HMS Brexit space rocket heads for Saturn…and beyond

Sir Howard Elston, our excitable science editor, explains just how we will make contact with the ringed planet sometime today

After seven years of manic space exploration (scrawls Sir Howard, our man in Houston), interstellar rocket HMS Brexit will finally land on Saturn this afternoon after delays in Doncaster, technical problems outside Swindon and re-routing difficulties in Brussels. The spacecraft has executed the course correction that will send it to its first destination under the joint pilotage of Commander Dave Cammo (ret) and his well-shod successor Capt May.

The probe flew within 120,000 km of the giant moon Titan on Monday – an encounter that bent its trajectory just enough to put it on a collision path with the ringed planet, said chief navigator Mick ‘Dopey’ Gove. “Next stop, a death dive onto our home planet of Brexit, peopled with a race of tiny minded gnomes who are currently stashing all their savings on the Cayman Islands,” he added, looking just like Rick Moranis out of Ghostbusters.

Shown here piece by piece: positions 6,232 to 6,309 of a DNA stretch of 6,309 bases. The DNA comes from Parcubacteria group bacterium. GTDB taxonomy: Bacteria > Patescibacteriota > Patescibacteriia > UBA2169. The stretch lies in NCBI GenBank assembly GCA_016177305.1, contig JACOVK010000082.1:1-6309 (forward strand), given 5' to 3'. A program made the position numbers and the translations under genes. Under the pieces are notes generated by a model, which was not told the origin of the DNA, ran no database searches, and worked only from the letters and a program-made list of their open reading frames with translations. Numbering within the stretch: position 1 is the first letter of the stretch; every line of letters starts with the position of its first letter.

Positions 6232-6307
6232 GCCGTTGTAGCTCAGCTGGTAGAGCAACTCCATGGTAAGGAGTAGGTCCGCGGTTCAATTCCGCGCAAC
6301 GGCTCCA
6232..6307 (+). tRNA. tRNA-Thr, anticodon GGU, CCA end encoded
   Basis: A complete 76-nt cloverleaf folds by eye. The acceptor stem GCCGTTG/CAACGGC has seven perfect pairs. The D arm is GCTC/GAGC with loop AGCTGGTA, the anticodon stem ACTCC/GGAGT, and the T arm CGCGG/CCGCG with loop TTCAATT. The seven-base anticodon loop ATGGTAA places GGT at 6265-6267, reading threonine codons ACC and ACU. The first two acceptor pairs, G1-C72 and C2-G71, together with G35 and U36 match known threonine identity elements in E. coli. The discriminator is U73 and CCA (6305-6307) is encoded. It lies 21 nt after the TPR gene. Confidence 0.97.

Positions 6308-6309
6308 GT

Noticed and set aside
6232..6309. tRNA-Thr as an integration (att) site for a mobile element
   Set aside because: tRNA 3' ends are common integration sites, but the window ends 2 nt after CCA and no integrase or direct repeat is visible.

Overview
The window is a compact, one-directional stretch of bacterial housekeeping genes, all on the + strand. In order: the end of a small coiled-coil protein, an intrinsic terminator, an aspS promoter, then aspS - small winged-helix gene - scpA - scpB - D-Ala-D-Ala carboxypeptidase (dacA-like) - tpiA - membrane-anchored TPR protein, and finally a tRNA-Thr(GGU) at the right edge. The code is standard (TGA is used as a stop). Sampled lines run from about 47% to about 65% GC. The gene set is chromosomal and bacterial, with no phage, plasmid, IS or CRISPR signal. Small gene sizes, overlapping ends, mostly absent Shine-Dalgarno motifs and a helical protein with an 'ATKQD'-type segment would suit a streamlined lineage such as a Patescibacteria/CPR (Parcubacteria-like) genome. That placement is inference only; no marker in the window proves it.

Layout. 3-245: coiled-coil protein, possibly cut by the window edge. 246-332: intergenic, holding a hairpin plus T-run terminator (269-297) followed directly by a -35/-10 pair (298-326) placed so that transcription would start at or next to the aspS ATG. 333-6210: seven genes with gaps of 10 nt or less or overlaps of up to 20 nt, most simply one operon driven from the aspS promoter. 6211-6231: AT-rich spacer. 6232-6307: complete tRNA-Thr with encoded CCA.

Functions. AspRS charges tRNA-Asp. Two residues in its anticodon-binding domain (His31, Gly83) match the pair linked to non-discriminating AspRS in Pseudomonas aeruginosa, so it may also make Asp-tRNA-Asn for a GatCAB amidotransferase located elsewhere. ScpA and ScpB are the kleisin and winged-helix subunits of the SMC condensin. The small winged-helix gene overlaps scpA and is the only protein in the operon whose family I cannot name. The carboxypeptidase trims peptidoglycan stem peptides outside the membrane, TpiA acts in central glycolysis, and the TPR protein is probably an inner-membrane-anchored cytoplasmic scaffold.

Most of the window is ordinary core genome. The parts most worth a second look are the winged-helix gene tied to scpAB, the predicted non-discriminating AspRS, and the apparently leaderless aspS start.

Brexit pilots: in control

Since arriving on Saturn seven years ago, the probe has used the gravity of Titan – the second biggest moon in the Solar System – to intergalactically push itself into a black hole under the bumptious guidance of Boris ‘Fatface’ Johnson, currently in the West Indies and keeping out of trouble.

“Saturn is the ringed planet and is not a member of the EU,” he explained.

It’s bloody nice, no actually, a fantastic place. No aliens here to boss us around and swamp Old Blighty,” he quipped in a Bullingdon Club sort of bumbling, shambling way that in no way revealed his ultimate plan to take over the spaceship and crash land it in France near a vineyard he owns.









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